For the LSAA, the structure can be regarded as a huge leap forward in freeform tensile architecture. It remains perhaps the largest auditorium for concerts. It was at least a decade ahead of the cablenet structures of the better known Frei Otto who developed freeform cable structures for the 1967 Expo in Montreal and later the best known roof for the main stadium for the 1972 Munich Olympics.
The shape of the surface is defined by the orthogonal grid of opposing pretensioned cables that form a double curvature, or "saddle shape".
The main environmental loading in Australia is from wind. There would have been no guidelines as to the wind pressures exerted on this new shape but clearly one would design for both a downward pressure as well as an uplift. The cables in one direction would resist the downward pressures whilst the opposing cables would resist the uplift pressures. Both sets of cables were pre-stressed so that under any wind loads they would remain taut.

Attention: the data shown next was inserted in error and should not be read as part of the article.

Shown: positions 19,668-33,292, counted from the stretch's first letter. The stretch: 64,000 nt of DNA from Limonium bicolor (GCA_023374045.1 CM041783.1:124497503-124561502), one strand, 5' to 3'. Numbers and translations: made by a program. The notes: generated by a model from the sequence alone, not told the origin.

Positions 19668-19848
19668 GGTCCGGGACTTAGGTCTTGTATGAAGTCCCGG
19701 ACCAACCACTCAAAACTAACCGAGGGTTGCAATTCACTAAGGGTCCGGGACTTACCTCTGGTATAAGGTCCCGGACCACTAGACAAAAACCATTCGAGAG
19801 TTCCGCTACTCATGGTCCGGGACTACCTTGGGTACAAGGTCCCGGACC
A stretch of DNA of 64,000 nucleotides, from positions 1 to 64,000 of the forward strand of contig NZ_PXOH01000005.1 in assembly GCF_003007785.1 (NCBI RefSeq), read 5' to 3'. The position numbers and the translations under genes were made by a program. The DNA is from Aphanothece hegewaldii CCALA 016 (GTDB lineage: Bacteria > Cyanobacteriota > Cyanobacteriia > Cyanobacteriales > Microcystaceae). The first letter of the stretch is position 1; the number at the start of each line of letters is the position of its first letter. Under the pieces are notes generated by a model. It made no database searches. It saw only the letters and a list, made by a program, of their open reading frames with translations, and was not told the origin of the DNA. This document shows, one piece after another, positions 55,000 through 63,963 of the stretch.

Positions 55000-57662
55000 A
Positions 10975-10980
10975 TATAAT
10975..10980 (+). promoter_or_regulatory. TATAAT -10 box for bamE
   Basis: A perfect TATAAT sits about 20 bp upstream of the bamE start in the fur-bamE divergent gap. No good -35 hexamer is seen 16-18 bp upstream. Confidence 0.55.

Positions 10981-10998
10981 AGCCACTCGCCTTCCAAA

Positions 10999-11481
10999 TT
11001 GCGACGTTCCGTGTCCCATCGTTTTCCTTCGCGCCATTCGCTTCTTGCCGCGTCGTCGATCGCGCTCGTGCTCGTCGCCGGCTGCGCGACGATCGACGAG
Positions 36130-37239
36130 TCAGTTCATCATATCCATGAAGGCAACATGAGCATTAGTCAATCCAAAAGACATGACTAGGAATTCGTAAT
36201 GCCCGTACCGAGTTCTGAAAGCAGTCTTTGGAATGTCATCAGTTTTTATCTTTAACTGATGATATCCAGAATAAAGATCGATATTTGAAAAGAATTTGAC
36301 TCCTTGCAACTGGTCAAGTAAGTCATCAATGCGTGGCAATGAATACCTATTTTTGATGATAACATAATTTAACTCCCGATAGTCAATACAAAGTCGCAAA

These pre-stress forces are the other main loading to design for.
Computer analysis programs were not yet available and it would be perhaps two decades later before large displacement analysis capabilities were becoming available.
The structure was refurbished in about 2001. It is currently operated by the Victorian Arts Centre.